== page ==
Voice/Vision Holocaust Survivor Oral History Archive

Lanka Ilkow - October 12, 1991

Telling Children

When, when did you start to tell your children these things, or did you?

Well, when, when they was teenagers already. My daughter, you know--I used to--I'll tell you something, I used to scream in my sleep horrible nights. Uh, I dreamt all the time. I am flying and I'm holding my children and I go up like on a flight and slide down and there was the gas kammers when I slide down. So I lift up and I fly away. All this was flying. And I was screaming. So the children used to run, especially my Beverly, she always run to me, "Mommy, mommy, mommy what's the matter?" So I start telling her then, you know. Before if I was screaming they was uh, you know, children they were sleeping, they wouldn't pay attention. So uh, but uh, uh, even now I have sometime dreams.

You still have nightmares.

I still have. Martin wakes me up and...

Same dream?

I'm crying. Uh, different things I dream all the time. And now I am very attached to my uh, two grandsons here. So uh, I always protect them and I...To them I talk. To my grandson I talk. "Michael, you learn in school," he's not doing good in school. He has a lot of faults. He, he's uh, has uh, uh, asthma and he has allergies, and he's hyper. He has all that from his father's family. So uh, but he's tall. He's taller than his father. He's five, eight already, he's sixteen. So uh, and the little one is very short. So he will have a bar mitzvah now in Ma...in uh, April, in, in now, in March. And the father didn't want that we should come to the bar mitzvah, you know. So uh, he was screaming and yelling. He says, "Daddy, I want my Bobe, Zeidee they love me and I love him." But he's pushing his mother. They don't love her because she don't do nothing for them. I raised them. They need me middle of the night, I'm there. They--my grandson calls me up--he's driving already but doesn't have a car. "Bobe, I need to uh, to go to work, will you come uh, drive me to work." And I say, "You don't live far Michael, you can take the bike." Because uh, he lives Drake, in uh, between Thirteen and uh, Twelve and uh, the theater is in Orchard Lake, you know. So Twelve Mile, nothing for him to come with a bike. But he don't want to. So what should I do. I go and pick him up. Like tonight they're coming here for dinner, all of 'em. So the boyfriend comes with his son too. He calls me Bobe too. So uh, the little on wants to sleep here and come to shul with us tomorrow. But uh, [coughs] my daughter wants that he should keep company for uh, for uh, his son you know, he should keep company. So I told him yesterday, "Stephen, learn one thing. If you want to do something, you want to come to me to sleep, you sa...you take your clothes and say mother, I am sleeping in Bobe's house and tomorrow I go to shul and come home and we play together." We have Sunday, a whole day. He goes to Hebrew a half a day. So uh, "You do whatever you want, you have your own mind. Nobody should poison your mind. You do--you use your own mind."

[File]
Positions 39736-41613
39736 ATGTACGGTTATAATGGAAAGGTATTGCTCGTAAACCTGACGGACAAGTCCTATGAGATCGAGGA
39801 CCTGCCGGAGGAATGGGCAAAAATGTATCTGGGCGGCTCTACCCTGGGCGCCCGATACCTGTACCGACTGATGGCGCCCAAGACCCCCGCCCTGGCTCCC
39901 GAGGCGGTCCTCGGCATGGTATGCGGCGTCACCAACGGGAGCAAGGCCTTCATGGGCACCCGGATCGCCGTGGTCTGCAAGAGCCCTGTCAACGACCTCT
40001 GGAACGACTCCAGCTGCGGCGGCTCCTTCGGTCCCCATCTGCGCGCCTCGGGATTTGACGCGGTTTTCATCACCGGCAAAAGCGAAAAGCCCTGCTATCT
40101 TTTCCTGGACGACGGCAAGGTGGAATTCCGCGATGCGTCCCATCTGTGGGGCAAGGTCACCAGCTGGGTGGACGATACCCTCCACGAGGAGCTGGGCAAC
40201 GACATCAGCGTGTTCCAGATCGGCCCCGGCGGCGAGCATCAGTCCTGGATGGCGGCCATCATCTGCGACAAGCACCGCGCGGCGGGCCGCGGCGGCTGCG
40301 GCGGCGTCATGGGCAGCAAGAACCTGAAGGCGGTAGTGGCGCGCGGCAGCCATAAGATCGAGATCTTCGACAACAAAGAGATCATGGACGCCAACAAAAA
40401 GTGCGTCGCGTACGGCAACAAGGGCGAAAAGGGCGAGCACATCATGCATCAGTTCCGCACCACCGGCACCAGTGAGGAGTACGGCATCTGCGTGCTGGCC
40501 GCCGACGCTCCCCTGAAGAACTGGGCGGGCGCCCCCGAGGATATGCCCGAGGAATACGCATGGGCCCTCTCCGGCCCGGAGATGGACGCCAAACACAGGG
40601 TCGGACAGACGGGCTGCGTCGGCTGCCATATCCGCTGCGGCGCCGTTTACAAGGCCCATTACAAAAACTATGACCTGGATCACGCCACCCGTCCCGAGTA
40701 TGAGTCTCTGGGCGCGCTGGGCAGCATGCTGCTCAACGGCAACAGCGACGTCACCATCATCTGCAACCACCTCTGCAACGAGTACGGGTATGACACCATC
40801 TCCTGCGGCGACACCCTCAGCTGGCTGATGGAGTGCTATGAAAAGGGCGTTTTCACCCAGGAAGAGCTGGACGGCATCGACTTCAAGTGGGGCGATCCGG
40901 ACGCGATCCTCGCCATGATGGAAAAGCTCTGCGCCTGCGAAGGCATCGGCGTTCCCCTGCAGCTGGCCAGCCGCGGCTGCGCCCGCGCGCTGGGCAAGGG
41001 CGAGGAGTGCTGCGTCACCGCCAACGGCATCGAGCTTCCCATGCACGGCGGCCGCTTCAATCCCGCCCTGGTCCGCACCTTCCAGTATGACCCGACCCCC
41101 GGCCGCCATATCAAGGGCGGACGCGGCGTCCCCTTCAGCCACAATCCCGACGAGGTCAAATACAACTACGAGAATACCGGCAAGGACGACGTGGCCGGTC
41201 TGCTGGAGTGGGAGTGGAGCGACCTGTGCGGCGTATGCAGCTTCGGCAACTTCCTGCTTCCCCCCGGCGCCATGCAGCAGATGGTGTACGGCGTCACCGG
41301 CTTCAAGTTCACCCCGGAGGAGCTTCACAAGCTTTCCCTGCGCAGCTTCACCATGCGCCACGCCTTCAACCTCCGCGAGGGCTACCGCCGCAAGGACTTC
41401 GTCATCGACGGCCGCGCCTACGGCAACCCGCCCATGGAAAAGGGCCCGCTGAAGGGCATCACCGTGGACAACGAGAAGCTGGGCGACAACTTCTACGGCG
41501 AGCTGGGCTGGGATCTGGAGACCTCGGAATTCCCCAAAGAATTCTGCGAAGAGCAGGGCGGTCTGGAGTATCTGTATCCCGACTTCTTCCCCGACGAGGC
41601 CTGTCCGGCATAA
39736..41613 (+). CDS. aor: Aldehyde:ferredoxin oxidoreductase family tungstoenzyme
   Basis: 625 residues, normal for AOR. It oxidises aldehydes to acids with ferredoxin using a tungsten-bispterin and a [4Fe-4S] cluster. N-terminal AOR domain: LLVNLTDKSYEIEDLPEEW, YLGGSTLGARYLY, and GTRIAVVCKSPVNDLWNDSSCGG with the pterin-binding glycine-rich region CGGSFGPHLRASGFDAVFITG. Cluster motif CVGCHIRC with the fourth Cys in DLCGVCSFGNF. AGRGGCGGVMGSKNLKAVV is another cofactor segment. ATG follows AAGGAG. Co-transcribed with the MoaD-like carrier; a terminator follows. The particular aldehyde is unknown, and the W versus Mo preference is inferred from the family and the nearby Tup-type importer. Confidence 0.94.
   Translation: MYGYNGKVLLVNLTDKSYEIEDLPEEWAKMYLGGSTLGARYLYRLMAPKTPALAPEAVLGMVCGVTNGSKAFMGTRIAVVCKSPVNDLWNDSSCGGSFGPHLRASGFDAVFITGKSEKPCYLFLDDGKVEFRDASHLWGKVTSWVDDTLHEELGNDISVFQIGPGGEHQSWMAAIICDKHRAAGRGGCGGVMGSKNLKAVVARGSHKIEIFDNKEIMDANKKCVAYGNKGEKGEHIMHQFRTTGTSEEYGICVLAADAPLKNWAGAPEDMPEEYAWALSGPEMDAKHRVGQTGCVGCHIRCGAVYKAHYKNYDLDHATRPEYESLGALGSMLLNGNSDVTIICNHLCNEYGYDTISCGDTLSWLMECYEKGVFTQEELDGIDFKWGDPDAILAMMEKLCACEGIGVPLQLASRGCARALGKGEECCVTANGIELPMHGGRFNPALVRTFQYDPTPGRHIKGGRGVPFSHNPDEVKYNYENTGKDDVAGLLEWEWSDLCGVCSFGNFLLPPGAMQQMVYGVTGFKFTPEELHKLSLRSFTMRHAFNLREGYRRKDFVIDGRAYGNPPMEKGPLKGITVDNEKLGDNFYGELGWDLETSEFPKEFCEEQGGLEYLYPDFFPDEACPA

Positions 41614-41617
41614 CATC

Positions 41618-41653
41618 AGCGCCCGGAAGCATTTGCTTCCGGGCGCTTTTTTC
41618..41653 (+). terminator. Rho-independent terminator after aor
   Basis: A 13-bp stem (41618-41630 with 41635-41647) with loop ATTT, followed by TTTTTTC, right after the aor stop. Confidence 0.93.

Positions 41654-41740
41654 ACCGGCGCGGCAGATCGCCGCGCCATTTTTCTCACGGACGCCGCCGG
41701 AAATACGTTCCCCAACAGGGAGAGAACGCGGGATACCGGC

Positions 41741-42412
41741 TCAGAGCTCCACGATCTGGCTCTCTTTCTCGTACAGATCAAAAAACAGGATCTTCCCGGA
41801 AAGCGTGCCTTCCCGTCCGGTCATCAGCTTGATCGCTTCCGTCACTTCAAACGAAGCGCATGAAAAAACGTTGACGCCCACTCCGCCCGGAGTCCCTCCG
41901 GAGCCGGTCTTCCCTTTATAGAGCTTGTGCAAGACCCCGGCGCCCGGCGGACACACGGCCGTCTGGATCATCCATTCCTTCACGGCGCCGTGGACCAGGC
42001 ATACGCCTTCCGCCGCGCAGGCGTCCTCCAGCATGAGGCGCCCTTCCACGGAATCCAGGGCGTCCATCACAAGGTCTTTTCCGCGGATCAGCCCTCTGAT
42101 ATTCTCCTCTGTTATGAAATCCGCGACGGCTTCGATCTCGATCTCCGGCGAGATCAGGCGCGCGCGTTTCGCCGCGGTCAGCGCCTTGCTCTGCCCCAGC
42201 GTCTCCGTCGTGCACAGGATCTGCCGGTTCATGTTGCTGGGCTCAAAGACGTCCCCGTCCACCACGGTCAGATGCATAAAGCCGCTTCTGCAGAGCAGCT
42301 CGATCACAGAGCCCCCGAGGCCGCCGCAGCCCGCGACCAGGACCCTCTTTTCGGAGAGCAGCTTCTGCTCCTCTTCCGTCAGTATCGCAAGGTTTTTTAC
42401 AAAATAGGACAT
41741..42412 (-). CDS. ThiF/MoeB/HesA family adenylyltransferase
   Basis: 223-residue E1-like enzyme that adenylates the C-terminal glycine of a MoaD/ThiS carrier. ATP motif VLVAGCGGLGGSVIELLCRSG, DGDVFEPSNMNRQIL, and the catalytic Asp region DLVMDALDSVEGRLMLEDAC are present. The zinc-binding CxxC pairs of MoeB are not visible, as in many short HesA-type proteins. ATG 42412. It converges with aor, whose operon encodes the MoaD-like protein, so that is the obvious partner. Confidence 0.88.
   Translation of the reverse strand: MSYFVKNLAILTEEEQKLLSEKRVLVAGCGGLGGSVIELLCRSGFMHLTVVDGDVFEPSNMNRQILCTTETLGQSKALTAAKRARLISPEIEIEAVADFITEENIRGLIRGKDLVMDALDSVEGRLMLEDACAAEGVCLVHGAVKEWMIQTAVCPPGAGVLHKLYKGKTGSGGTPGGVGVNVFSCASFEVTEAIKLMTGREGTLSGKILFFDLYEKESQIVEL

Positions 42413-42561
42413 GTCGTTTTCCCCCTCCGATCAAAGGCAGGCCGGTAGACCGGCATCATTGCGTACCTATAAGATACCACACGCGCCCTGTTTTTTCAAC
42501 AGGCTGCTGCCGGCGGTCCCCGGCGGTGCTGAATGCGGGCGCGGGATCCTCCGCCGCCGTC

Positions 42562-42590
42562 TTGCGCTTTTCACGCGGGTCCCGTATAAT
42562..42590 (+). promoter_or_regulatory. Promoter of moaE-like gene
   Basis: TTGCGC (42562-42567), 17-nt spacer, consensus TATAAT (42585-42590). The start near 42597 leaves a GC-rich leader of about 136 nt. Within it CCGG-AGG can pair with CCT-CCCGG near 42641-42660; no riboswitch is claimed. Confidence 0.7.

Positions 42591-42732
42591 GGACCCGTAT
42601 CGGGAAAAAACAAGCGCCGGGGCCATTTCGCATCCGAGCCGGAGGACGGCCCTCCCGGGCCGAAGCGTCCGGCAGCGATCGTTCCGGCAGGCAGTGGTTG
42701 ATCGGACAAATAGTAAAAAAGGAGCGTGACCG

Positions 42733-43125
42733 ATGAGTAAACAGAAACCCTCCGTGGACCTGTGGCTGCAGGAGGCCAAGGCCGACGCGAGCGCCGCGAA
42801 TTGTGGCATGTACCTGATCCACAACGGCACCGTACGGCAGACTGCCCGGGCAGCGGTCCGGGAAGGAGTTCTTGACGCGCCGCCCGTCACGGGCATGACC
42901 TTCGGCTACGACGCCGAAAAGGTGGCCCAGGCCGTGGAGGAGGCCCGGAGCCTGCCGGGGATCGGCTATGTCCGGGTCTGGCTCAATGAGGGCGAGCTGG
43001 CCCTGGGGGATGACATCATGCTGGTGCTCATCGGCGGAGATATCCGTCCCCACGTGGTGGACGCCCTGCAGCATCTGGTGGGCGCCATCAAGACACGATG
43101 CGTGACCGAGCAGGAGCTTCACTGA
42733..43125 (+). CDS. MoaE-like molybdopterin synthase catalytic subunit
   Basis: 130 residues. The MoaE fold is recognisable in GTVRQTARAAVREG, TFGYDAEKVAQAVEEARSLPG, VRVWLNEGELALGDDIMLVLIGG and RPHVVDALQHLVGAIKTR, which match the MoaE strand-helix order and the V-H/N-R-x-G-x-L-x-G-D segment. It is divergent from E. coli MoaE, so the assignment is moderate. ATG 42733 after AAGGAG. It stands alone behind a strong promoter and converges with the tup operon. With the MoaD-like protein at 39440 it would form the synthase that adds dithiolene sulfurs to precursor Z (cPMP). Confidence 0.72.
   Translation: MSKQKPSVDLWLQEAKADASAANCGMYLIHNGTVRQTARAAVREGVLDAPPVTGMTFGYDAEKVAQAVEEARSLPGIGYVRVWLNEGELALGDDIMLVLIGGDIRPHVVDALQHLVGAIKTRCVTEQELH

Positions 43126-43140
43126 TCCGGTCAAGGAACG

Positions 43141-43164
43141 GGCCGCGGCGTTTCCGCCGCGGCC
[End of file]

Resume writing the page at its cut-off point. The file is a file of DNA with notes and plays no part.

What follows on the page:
Do--have you talked to your grandchildren about it?


Your experiences?

Yeah, with Michael.

The older one.

The older one. The little one I don't talk about it so much.

And does he listen?

Yeah, he listens. And uh, he hugs me and kisses me all the time. And uh, "My Bobe." Yesterday he lift me up, I say he breaks my back, you know. So uh...

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